For those clients who have aging parents, it can be difficult to tell if there’s a problem or if a parent is developing dementia. One day, the client’s mom may be fine, but the next day, your client finds her keys in the freezer. Is she really losing it, or is the mom just naturally forgetful?
The “gray zone” is the difficult place between being able to make decisions and being unable to manage one’s own affairs. Many times, when seniors start to experience cognitive decline, it’s often gradual. Someone who’s diagnosed with dementia, especially Alzheimer’s disease, may not immediately lose the capacity to make financial and legal decisions. However, it’s often hard to tell when the time has come for someone else to take over these decisions for them.
With an Alzheimer’s disease diagnosis, the judgment needed to make good financial decisions can be impaired even at the beginning of the disease. Even if your client’s parent looks and feels fine and acts normally, the truth is that those who suffer from dementia are less able to tell when something isn’t quite right about a financial offer or business proposal. This can create a multitude of issues, including arguments among family members and from the senior himself. Some family members may argue that Dad has always been in charge of the bills and has always made the investment decisions. They may be afraid of stepping on Dad’s toes when Dad is still able to understand that his decision-making capabilities are being taken away. On the other hand, Dad himself might object to no longer being able to handle his finances. He may become paranoid and begin to accuse family members of trying to “take his money.”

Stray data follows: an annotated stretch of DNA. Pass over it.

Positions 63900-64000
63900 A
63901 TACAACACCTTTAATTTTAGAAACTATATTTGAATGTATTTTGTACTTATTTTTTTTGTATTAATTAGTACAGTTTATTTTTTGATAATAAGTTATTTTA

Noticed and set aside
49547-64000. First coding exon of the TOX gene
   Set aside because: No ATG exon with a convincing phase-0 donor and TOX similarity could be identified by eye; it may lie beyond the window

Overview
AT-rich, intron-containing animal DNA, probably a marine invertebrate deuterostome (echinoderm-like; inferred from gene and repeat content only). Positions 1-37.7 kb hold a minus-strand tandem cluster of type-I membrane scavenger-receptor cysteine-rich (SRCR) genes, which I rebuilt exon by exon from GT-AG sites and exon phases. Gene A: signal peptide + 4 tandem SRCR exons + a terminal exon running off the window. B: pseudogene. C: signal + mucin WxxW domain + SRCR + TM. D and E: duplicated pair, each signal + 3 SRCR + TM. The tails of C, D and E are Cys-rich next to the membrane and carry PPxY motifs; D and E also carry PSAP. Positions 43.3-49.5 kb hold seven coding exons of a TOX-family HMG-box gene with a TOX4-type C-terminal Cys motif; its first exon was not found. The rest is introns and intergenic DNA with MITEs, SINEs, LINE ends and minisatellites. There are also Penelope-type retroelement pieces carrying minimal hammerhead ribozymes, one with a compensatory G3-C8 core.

Another potential issue is that those with cognitive impairment are vulnerable to financial abuse—whether it be from family members, scam artists or caregivers. When individuals are in the early stages of dementia, it can be easy to overlook this type of problem, especially if the impairment isn’t immediately obvious from speaking with the individual. The fact is that dementia can cause the brain to undergo changes without any outward physical signs of a problem.
So, what’s the solution for these problems? Even in the early stages of dementia, it’s vitally important that your client’s parent appoint someone else to take over the handling of financial matters through a financial power of attorney. If your client waits until his parent has completely lost the ability to make financial decisions, he may have to pursue a conservatorship instead—a months-long process that can cost thousands of dollars in attorneys’ fees and filing fees.
Another useful solution is for the family to have a neutral third party determine that the parent is unable to make decisions. Your client can have a qualified neuropsychologist conduct testing that will determine what Mom’s condition is and how it will impact her decision-making ability in the future. This way, if Mom argues that nothing is wrong with her, the information about her illness will be coming from someone other than her children or family members.
Finally, hold regular family meetings with a neutral person such as a mediator to help prevent arguments among family members from interfering with what’s the best decision for the parent. This can be especially helpful, if one child doesn’t think it’s necessary for someone to take over the parent’s finances or if the parent is arguing that she’s not incapacitated.